Verizon Honors North Idaho Nonprofits for Their Commitment to Improving Literacy Rates
Our editorial transparency tool uses blockchain technology to permanently log all changes made to official releases after publication.
More of our content is being permanently logged via blockchain technology starting [10.23.2020].
COEUR D'ALENE, Idaho -- Projects to improve literacy skills for Idahoans and support the lagging regional economy received a total of $35,000 in grants today from Verizon.
Seven nonprofit organizations from Coeur d'Alene, Moscow and Sandpoint received literacy grants totaling $30,000 during a Verizon-sponsored conference here.
An additional $5,000 was awarded to the Festival at Sandpoint, an annual summer series of concerts and other cultural activities that provide a major economic boost to local communities in Bonner County and other parts of North Idaho.
Funding for the grants was provided by Verizon Foundation, the philanthropic arm of Verizon Communications, and the company's Check Into Literacy program.
The program is funded by voluntary contributions from Verizon customers who give $1 per month to literacy by checking off a box on their monthly phone bill. Of the $30,000 in literacy grants, $5,175 came from Verizon's Idaho customers who participated in the Check Into Literacy initiative.
"We want to provide an economic stimulus through our foundation-giving that addresses the high unemployment and economic uncertainty facing our region," said John Gustafson, Verizon external affairs director for the Northwest. "We sought proposals that would help improve literacy rates by creating a more educated and prepared work force."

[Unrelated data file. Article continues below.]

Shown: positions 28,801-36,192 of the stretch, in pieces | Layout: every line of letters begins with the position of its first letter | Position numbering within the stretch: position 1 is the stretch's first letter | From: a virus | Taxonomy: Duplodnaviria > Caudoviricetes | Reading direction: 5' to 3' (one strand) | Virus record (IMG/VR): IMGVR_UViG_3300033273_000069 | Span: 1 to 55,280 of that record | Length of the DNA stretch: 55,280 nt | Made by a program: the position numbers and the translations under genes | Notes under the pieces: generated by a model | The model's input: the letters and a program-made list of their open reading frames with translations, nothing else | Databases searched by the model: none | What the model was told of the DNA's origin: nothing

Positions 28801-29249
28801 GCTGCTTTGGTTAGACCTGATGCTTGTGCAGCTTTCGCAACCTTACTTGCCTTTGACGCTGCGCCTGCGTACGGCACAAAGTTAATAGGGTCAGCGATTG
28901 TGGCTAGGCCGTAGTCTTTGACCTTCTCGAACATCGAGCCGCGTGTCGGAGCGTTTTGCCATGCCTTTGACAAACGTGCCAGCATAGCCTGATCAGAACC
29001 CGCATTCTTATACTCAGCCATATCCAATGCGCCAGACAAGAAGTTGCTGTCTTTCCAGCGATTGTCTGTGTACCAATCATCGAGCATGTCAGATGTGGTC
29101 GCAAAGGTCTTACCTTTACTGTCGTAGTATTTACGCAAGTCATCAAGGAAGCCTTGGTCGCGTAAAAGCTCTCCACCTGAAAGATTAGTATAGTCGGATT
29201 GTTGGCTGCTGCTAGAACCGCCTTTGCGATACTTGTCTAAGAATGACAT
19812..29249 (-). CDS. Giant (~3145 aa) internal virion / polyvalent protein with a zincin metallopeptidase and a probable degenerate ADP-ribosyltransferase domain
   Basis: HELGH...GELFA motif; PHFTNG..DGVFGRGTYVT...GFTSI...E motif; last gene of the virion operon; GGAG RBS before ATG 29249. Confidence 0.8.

Recipients of Verizon Foundation grants include:
- Children's Village, Coeur d'Alene, will apply a $5,000 grant to its Learning For Life program, which serves youth with serious emotional and behavioral problems. Specifically, the grant will help purchase a new computer, science equipment, maps, textbooks and other supplies. One of the primary goals of Learning For Life is to help students succeed by raising their basic skill levels in reading, math, writing and comprehension. Learning For Life is part of Children Village's Village Academy.
- Employees Combined Humanitarian Organization (ECHO), Sandpoint, will use a $2,500 grant for the Arts, Authors & Us and 4-H programs in Bonner, Boundary and Pend Oreille (Wash.) counties. Arts, Authors & Us teaches students the fundamentals of reading, listening and creativity. In addition, funding for 4-H programs provides for the purchase of new books and materials to help teach responsibility. ECHO was founded in 1978 by employees of GTE, Verizon's predecessor company. Current Verizon employees continue to manage and fund the organization through personal donations.